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Disproportionate funding goes to media outlet linked to Falun Gong
 
Adjust font size:   Close Kaiwind Stewart Kiff 2017-07-31
 

 

While most of Canada’s conventional media have endured shrinking audiences and revenues in recent years, segments of the ethnic media have seen significant growth thanks to a constant influx of immigrants from all over the world.

In the Greater Toronto Area alone, there are about 120 ethnic media channels targeting various audiences. The number of Chinese daily newspapers has grown from about five in the 1990s to more than 50 in 2015.

According to Statistics Canada, in 2011, 13 ethnic communities had populations of more than one million, and others had sizeable and growing populations. Demographic projections indicate that by 2031, nearly half (46 per cent) of Canadians aged 15 and older could be foreign-born, or could have at least one foreign-born parent, up from 39 per cent in 2006.

With those numbers, the ethnic media sector in Canada is bound to keep on expanding.

The Canada Media Fund (CMF) helps to support this growth. It was created by the Department of Canadian Heritage back in 2010 with a mandate to foster, promote and finance the production of Canadian content and relevant applications for all audiovisual media platforms. Various CMF programs support productions reflecting Canadian diversity.

A closer look at the projects backed by the Canada Media Fund reveals some surprising funding patterns going back to 2010. Several production companies affiliated with New Tang Dynasty TV (NTDTV) have received close to $18 million in funding over six years compared to the combined total of about $13 million for other ethnic media outlets.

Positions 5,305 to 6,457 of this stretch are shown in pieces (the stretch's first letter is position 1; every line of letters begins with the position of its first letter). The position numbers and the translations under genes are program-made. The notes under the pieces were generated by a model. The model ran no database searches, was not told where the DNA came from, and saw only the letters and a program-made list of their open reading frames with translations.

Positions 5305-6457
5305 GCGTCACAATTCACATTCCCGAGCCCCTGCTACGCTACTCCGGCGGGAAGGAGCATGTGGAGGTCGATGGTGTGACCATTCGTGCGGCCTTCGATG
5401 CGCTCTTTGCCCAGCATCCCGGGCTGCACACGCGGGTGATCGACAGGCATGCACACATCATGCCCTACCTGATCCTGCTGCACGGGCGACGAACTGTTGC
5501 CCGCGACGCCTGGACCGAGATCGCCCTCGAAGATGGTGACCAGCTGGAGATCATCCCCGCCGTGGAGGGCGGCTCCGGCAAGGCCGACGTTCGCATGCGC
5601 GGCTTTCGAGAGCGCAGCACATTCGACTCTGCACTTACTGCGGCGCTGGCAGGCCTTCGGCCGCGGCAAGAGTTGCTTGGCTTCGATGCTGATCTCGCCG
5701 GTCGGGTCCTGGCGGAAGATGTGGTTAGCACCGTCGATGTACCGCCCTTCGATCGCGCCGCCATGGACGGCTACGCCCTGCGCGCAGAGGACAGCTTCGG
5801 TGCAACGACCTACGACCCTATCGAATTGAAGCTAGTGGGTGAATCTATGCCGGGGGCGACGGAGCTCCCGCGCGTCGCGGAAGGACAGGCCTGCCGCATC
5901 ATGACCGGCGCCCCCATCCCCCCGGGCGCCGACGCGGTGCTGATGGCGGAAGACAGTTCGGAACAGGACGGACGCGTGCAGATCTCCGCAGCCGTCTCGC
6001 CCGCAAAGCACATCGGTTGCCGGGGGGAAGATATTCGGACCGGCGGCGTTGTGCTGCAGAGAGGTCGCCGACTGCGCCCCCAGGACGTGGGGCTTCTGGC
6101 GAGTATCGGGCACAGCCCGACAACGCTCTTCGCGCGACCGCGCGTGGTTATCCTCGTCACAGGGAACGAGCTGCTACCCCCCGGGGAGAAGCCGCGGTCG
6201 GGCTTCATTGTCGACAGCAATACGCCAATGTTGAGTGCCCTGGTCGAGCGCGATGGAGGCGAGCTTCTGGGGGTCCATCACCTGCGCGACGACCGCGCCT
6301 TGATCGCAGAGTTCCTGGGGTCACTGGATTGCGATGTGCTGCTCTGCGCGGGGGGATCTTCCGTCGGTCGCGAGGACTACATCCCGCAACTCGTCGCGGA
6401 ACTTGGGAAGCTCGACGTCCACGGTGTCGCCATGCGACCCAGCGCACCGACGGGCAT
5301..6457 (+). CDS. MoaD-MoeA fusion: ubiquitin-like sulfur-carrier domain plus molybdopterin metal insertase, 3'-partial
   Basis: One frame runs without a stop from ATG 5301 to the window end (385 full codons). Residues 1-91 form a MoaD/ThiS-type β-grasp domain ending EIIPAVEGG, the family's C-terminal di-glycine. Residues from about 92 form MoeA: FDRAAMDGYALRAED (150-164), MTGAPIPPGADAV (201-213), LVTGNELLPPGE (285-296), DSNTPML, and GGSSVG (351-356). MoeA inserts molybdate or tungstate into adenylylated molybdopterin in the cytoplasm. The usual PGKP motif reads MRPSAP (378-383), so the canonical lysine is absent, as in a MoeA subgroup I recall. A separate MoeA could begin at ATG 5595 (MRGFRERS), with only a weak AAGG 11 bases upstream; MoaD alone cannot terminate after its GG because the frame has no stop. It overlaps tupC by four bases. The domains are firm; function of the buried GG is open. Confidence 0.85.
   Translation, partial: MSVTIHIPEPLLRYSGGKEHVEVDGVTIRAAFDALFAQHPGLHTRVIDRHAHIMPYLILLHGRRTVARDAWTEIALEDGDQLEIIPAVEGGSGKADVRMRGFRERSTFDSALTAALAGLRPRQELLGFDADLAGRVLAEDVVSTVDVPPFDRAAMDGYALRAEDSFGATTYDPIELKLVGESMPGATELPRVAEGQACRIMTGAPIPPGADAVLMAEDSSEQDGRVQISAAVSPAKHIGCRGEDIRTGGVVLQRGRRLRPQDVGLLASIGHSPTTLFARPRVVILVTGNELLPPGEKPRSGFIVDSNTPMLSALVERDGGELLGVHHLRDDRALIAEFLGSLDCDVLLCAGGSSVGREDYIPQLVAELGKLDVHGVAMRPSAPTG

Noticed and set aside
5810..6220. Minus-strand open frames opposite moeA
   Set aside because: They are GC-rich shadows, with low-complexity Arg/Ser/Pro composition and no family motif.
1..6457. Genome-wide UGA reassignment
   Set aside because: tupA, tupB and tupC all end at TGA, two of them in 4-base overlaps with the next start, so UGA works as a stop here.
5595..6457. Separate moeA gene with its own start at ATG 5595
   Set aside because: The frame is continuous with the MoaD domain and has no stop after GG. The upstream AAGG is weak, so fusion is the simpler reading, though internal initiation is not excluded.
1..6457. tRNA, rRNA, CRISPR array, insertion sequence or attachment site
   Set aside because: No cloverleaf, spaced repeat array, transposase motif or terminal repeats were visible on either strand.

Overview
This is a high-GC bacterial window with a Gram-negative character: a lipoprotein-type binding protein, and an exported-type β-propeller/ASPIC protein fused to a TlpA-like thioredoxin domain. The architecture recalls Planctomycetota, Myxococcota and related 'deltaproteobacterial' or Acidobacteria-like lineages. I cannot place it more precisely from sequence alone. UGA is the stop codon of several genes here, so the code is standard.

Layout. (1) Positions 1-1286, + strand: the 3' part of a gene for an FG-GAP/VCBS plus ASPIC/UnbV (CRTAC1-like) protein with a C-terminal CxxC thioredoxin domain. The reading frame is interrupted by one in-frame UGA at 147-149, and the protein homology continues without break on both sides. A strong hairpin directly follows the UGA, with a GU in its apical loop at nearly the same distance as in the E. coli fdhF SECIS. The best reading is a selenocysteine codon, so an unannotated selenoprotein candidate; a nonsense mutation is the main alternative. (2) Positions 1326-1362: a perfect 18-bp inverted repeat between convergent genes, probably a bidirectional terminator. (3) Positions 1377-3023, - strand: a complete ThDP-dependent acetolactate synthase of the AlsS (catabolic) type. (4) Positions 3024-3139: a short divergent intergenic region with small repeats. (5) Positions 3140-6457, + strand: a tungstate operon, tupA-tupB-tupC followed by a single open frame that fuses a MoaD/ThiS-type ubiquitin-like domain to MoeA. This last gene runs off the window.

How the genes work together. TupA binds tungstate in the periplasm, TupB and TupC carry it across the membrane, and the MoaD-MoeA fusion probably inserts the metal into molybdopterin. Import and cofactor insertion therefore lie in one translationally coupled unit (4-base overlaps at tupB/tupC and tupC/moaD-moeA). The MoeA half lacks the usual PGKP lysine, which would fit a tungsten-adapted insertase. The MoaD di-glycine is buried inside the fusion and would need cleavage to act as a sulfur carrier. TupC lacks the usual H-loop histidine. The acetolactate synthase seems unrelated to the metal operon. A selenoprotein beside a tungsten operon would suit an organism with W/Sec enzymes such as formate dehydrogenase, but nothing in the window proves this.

Studios with ties to NTDTV have received 43 per cent of the funding allocated through the Diverse Languages Program and have produced the near totality of funded projects in the Mandarin and Cantonese languages.

According to Wikipedia, NTDTV is a television broadcaster based in New York City with correspondents in more than 70 cities worldwide. The station was founded in 2001 as a Chinese-language broadcaster by practitioners of Falun Gong, a spiritual practice banned by the Chinese Communist Party.

NTDTV’s Canadian operation, with offices in North York, officially launched on March 28, 2012 on Shaw Cable. It is also available on Novus Entertainment in Vancouver and on Bell Fibe TV and Rogers Cable in Eastern Canada. It is unclear how many viewers NTDTV reaches in Canada.

So why does this relatively unknown broadcaster outside of the Chinese community, and its affiliated production companies, get what seems to be a disproportionate amount of funding compared to other ethnic broadcasters? Why are almost all funded Chinese-language projects produced for this broadcaster?

And what is known about the content of the material produced for a broadcaster with clear ties to a religious sect? Why, for example, are at least three funded projects linked to Shen Yun, the huge performing arts arm of Falun Gong that tours extensively throughout the world? Many critics have noted that this production’s overtly political content and proselytizing supersede its artistic merit.

When I spoke to the Canada Media Fund to confirm these figures, they pointed out that CMF is an independent non-partisan body and that CMF does not intervene in the subject-matter of funded projects, recognizing each production’s creative value and freedom of speech.

That is fine, as far as it goes. But, in this case an unexpected result is occurring.

Canada takes pride in its pluralistic and nonsectarian society. In spite of the CMF’s explanations, it seems odd and most un-Canadian that so much public funding is being allocated to a fringe religious group.

It is time for a bit more sunshine on what is occurring here.

Stewart Kiff

Stewart Kiff is a former reporter and has more than 25 years’ experience in public affairs. He is the president of Solstice Public Affairs.

Source: http://ottawacitizen.com/opinion/columnists/kiff-disproportionate-funding-goes-to-media-outlet-linked-to-falun-gong

 

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